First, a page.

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College of Sciences
UNLV study shows frog embryos can fully regrow their eyes after injury, debunking a belief that they can’t.
Passing the baton in the search for distant planets.
This new member of the College of Sciences team sings — both the praises of UNLV and just for fun.
Undergraduate Honors College student Sophia Quinton has overcome personal adversity to win prestigious Barry M. Goldwater Scholarship.
A collection of recent news stories highlighting the people and programs of UNLV.
UNLV scientist searches for new information and for ways to explain a complex subject to the everyday folk.
UNLV research administrators on creating an environment to connect faculty from different disciplines.
Take a peek inside UNLV's Surface and Interface Characterization lab, where a global team is using massive machines to improve the microscopic performance of sustainable energy technologies.
UNLV biologist finds nearly 400 genes potentially associated with obesity and other health problems in fruit flies.
How a vacation in South Africa, a one-of-its-kind UNLV lab, and pieces of volcanic glass smaller than a grain of salt changed a long-held view of human history.
Scientific analysis of diamond impurities - known as inclusions - reveal naturally forming ice crystals and point to water-rich regions deep below the Earth's crust.
Tips for avoiding the spores that make you sneeze and snore from UNLV's Pollen Monitoring Program.
UNLV research could help assess landing locations and excavation sites for NASA’s 2020 rover mission to Mars.
Grad students present their best work at annual Inspiration, Innovation, Impact showcase on Feb. 2.
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Sciences In The News
A UNLV scientist and her team have found that frog embryos can fully regrow their eyes after injuries, a breakthrough that may lead one day to the ability to orchestrate tissue regeneration in humans.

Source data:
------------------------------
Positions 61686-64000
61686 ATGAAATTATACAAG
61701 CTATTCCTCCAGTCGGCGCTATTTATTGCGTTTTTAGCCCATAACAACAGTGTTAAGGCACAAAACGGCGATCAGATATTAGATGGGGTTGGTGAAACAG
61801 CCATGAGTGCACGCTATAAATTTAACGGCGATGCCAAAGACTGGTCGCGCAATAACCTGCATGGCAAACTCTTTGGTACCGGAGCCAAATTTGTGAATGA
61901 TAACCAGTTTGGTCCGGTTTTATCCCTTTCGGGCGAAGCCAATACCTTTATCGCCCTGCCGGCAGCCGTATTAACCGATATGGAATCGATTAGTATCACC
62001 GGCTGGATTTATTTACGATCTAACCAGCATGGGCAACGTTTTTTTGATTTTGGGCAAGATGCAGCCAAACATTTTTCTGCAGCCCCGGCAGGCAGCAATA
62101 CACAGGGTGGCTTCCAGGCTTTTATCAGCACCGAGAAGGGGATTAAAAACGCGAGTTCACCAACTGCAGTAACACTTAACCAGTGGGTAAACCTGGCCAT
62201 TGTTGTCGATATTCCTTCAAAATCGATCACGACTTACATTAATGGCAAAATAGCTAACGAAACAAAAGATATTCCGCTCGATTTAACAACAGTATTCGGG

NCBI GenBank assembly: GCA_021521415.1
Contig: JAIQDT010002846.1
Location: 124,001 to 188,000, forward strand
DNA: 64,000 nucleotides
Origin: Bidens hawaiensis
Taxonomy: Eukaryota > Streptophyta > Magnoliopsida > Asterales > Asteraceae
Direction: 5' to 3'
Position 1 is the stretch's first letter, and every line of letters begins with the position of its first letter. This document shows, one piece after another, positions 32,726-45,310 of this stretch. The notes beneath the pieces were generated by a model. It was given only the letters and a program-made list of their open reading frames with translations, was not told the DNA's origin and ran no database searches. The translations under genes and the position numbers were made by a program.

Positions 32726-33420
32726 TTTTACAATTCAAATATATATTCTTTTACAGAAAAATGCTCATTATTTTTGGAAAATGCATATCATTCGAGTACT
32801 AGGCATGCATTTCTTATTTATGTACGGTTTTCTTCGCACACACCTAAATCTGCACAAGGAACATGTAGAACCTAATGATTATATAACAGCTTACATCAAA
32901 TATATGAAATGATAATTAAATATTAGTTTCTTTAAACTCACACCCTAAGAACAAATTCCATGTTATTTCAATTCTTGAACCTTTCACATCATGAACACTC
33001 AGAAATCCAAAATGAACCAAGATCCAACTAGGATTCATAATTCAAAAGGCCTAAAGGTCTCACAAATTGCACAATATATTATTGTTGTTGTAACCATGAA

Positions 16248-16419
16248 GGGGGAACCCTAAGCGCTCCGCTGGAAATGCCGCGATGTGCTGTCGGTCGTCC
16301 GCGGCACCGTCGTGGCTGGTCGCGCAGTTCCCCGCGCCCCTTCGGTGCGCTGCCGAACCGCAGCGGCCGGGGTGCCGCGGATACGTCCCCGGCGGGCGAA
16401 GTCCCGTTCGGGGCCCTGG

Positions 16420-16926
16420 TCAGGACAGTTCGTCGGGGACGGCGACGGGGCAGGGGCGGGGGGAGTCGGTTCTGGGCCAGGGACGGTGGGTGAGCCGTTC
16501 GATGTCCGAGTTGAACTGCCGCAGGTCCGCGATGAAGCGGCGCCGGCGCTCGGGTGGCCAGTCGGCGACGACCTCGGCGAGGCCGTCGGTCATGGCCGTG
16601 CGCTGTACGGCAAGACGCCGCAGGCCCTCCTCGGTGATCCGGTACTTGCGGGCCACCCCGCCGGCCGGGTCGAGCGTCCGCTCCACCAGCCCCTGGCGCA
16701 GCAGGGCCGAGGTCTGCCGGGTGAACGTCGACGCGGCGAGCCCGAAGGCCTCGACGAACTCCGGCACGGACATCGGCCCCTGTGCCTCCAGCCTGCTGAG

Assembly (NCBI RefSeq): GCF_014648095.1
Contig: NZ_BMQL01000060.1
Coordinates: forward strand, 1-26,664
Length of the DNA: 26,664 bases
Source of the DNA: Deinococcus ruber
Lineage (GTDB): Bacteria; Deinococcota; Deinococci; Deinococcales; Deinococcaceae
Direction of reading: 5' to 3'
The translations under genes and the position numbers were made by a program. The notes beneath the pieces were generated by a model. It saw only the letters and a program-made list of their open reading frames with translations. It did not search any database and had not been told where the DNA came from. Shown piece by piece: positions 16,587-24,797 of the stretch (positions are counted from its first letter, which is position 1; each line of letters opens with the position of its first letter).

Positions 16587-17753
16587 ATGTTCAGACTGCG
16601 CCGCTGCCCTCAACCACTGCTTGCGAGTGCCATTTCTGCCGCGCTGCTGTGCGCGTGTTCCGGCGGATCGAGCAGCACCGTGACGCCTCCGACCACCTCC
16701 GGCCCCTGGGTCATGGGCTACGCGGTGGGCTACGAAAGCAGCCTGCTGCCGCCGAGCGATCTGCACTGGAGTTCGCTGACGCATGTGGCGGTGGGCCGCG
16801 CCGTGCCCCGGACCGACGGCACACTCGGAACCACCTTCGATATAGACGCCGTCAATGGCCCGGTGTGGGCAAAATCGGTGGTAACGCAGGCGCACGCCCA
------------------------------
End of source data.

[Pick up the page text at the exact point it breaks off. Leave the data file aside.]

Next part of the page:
Look up at the night sky.
Pollen is in the air in Las Vegas — and that means allergy season is in full swing.
It's one of the biggest mysteries of recent human evolution. Roughly 70,000 years ago, Homo sapiens went through a genetic bottleneck, a period when our genetic diversity shrank dramatically. But why? In the late 1990s, some scientists argued that the culprit was a massive volcanic eruption from what is now Lake Toba, in Sumatra, about 74,000 years ago, whose deadly effects reduced our species to a few thousand hardy individuals. Now, new evidence suggests we were right about the volcano—but wrong about pretty much everything else.
Water may be more common than expected at extreme depths approaching 640 kilometres and possibly beyond -- within Earth's lower mantle, says a study that explored microscopic pockets of a trapped form of crystallised water molecules in a sampling of diamonds from around the world.
Assistant Professor of Physics and Astronomy
An expert in astronomy, dark matter, and general physics.
An expert in biochemistry.
Professor, Life Sciences
Brian Hedlund in an expert in microbial ecology at high temperatures, biofuels and genomics.